5 WARNINGS AND PRECAUTIONS
5.1 New Primary Malignancies
New primary malignancies, cutaneous and non-cutaneous, have been observed in patients treated with BRAF inhibitors and can occur with BRAFTOVI.
In COLUMBUS, cutaneous squamous cell carcinoma (cuSCC), including keratoacanthoma (KA), occurred in 2.6%, and basal cell carcinoma occurred in 1.6% of patients who received BRAFTOVI in combination with binimetinib. Median time to first occurrence of cuSCC/KA was 5.8 months (range 1 to 9 months) [see Adverse Reactions (6.1)].
For patients who received BRAFTOVI as a single agent, cuSCC/KA was reported in 8%, basal cell carcinoma in 1%, and a new primary melanoma in 5% of patients.
In BEACON CRC, cuSCC/KA occurred in 1.4% of patients with CRC, and a new primary melanoma occurred in 1.4% of patients who received BRAFTOVI in combination with cetuximab.
Perform dermatologic evaluations prior to initiating treatment, every 2 months during treatment, and for up to 6 months following discontinuation of treatment. Manage suspicious skin lesions with excision and dermatopathologic evaluation. Dose modification is not recommended for new primary cutaneous malignancies.
Based on its mechanism of action, BRAFTOVI may promote malignancies associated with activation of RAS through mutation or other mechanisms [see Warnings and Precautions (5.2)]. Monitor patients receiving BRAFTOVI for signs and symptoms of non-cutaneous malignancies. Discontinue BRAFTOVI for RAS mutation-positive non-cutaneous malignancies [see Dosage and Administration (2.5)].
5.2 Tumor Promotion in BRAF Wild-Type Tumors
In vitro experiments have demonstrated paradoxical activation of MAP-kinase signaling and increased cell proliferation in BRAF wild-type cells, which are exposed to BRAF inhibitors. Confirm evidence of BRAF V600E or V600K mutation prior to initiating BRAFTOVI [see Indications and Usage (1), Dosage and Administration (2.1)].
In COLUMBUS, hemorrhage occurred in 19% of patients receiving BRAFTOVI in combination with binimetinib; Grade 3 or greater hemorrhage occurred in 3.2% of patients. The most frequent hemorrhagic events were gastrointestinal, including rectal hemorrhage (4.2%), hematochezia (3.1%), and hemorrhoidal hemorrhage (1%). Fatal intracranial hemorrhage in the setting of new or progressive brain metastases occurred in 1.6% of patients.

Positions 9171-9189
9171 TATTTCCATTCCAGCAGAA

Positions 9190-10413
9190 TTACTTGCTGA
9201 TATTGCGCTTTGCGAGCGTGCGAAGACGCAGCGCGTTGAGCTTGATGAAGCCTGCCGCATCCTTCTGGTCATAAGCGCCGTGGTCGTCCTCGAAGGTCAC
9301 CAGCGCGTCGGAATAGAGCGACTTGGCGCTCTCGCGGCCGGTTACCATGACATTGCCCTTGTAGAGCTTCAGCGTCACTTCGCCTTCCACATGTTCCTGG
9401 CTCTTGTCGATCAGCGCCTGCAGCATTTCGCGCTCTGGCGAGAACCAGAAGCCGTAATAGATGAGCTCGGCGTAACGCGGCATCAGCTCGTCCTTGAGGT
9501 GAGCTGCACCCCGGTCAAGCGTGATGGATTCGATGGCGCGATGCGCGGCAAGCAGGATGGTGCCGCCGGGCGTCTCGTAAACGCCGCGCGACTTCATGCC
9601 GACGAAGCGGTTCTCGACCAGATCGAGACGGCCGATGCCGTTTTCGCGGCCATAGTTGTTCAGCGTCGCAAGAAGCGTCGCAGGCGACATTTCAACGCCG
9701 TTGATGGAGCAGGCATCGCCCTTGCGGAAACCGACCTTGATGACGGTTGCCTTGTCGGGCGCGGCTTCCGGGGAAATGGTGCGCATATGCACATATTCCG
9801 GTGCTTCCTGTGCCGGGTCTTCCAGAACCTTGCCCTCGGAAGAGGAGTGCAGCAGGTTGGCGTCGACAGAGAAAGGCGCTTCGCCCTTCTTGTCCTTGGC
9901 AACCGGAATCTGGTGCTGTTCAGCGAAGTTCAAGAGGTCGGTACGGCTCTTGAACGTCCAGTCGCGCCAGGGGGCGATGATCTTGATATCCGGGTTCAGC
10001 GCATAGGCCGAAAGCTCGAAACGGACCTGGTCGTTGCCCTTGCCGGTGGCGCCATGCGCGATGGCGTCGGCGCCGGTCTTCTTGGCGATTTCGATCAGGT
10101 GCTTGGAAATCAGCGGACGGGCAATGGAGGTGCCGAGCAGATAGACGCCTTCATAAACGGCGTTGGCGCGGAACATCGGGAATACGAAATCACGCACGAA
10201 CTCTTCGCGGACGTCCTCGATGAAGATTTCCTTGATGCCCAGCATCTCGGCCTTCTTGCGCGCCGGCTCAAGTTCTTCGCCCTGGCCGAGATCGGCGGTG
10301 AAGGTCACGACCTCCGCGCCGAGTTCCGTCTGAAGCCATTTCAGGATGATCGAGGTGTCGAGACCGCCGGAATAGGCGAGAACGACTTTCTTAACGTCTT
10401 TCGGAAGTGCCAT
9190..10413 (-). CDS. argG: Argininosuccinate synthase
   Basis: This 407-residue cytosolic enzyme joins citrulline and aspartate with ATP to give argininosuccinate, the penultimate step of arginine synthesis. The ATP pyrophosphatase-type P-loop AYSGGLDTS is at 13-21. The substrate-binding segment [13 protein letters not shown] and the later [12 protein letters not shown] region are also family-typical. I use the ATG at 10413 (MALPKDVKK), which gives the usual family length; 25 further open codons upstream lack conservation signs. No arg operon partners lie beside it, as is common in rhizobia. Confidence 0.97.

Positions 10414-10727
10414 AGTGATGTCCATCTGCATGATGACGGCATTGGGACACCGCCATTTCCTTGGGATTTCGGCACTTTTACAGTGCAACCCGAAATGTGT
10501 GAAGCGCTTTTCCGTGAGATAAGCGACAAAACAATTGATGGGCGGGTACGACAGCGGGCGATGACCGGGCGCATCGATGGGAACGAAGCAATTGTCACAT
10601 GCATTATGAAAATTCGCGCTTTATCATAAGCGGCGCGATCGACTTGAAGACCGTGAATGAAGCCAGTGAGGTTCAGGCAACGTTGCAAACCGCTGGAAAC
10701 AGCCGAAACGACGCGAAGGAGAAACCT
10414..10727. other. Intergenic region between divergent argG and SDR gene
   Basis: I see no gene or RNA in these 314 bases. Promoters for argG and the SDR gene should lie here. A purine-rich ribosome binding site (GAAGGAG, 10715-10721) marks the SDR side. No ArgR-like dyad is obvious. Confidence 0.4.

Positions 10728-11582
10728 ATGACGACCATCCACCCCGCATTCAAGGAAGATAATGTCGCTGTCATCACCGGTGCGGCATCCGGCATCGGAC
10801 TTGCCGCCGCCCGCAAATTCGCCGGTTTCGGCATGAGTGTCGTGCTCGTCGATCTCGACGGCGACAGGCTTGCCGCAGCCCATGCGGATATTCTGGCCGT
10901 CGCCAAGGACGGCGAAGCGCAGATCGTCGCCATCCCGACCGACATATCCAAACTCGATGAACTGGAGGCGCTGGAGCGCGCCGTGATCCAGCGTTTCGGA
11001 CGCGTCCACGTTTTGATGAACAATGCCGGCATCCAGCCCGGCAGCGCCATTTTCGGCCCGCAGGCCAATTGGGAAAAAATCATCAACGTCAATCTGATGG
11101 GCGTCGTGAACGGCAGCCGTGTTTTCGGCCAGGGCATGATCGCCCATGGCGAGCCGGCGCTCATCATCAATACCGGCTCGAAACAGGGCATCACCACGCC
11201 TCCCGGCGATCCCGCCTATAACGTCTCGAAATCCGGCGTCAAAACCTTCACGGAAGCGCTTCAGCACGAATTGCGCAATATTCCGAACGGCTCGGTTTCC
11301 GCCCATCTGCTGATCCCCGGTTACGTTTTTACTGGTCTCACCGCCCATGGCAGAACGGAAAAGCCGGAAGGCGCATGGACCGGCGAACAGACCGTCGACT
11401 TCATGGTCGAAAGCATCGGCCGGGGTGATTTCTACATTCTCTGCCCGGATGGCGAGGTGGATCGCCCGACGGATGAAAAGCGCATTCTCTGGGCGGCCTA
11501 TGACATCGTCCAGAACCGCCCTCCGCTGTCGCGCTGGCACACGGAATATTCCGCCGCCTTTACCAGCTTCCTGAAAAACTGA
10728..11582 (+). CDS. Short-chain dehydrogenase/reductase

In BEACON CRC, hemorrhage occurred in 19% of patients receiving BRAFTOVI in combination with cetuximab; Grade 3 or higher hemorrhage occurred in 1.9% of patients, including fatal gastrointestinal hemorrhage in 0.5% of patients. The most frequent hemorrhagic events were epistaxis (6.9%), hematochezia (2.3%) and rectal hemorrhage (2.3%).
Withhold, reduce dose, or permanently discontinue based on severity of adverse reaction [see Dosage and Administration (2.5), Adverse Reactions (6.1)].
Uveitis, including iritis and iridocyclitis, has been reported in patients treated with BRAFTOVI in combination with binimetinib. In COLUMBUS, the incidence of uveitis among patients treated with BRAFTOVI in combination with binimetinib was 4%.
Assess for visual symptoms at each visit. Perform an ophthalmologic evaluation at regular intervals and for new or worsening visual disturbances, and to follow new or persistent ophthalmologic findings. Withhold, reduce dose, or permanently discontinue based on severity of adverse reaction [see Dosage and Administration (2.5), Adverse Reactions (6.1)].
5.5 QT Prolongation
BRAFTOVI is associated with dose-dependent QTc interval prolongation in some patients [see Clinical Pharmacology (12.2)]. In COLUMBUS, an increase in QTcF to >500 ms was measured in 0.5% (1/192) of patients who received BRAFTOVI in combination with binimetinib.
Monitor patients who already have or who are at significant risk of developing QTc prolongation, including patients with known long QT syndromes, clinically significant bradyarrhythmias, severe or uncontrolled heart failure and those taking other medicinal products associated with QT prolongation. Correct hypokalemia and hypomagnesemia prior to and during BRAFTOVI administration. Withhold, reduce dose, or permanently discontinue for QTc >500 ms [see Dosage and Administration (2.5), Adverse Reactions (6.1)].
5.6 Embryo-Fetal Toxicity
Based on its mechanism of action, BRAFTOVI can cause fetal harm when administered to a pregnant woman. Encorafenib produced embryo-fetal developmental changes in rats and rabbits and was an abortifacient in rabbits at doses greater than or equal to those resulting in exposures approximately 26 (in the rat) and 178 (in the rabbit) times the human exposure at the recommended dose of 450 mg, with no clear findings at lower doses.
Advise women of the potential risk to a fetus. Advise females of reproductive potential to use an effective, non-hormonal method of contraception since BRAFTOVI can render hormonal contraceptives ineffective, during treatment and for 2 weeks after the final dose of BRAFTOVI [see Use in Specific Populations (8.1, 8.3)].
5.7 Risks Associated With BRAFTOVI as a Single Agent
BRAFTOVI when used as a single agent is associated with an increased risk of certain adverse reactions compared to when BRAFTOVI is used in combination with binimetinib. In COLUMBUS, Grades 3 or 4 dermatologic reactions occurred in 21% of patients treated with BRAFTOVI single agent compared to 2% of patients treated with BRAFTOVI in combination with binimetinib [see Warnings and Precautions (5.1), Adverse Reactions (6.1)].
If binimetinib is temporarily interrupted or permanently discontinued, reduce the dose of BRAFTOVI as recommended [see Dosage and Administration (2.5)].